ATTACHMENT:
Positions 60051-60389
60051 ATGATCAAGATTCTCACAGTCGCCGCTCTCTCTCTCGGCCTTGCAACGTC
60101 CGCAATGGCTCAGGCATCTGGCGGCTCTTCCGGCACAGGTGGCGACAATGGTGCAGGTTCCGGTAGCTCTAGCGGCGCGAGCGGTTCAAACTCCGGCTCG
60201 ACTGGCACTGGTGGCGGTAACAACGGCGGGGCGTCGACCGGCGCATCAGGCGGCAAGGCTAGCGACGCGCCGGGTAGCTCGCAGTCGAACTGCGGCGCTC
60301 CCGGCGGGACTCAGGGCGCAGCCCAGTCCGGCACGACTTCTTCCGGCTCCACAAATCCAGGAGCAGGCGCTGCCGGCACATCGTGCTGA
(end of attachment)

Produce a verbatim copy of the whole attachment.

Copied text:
Positions 60051-60389
60051 ATGATCAAGATTCTCACAGTCGCCGCTCTCTCTCTCGGCCTTGCAACGTC
60101 CGCAATGGCTCAGGCATCTGGCGGCTCTTCCGGCACAGGTGGCGACAATGGTGCAGGTTCCGGTAGCTCTAGCGGCGCGAGCGGTTCAAACTCCGGCTCG
60201 ACTGGCACTGGTGGCGGTAACAACGGCGGGGCGTCGACCGGCGCATCAGGCGGCAAGGCTAGCGACGCGCCGGGTAGCTCGCAGTCGAACTGCGGCGCTC
60301 CCGGCGGGACTCAGGGCGCAGCCCAGTCCGGCACGACTTCTTCCGGCTCCACAAATCCAGGAGCAGGCGCTGCCGGCACATCGTGCTGA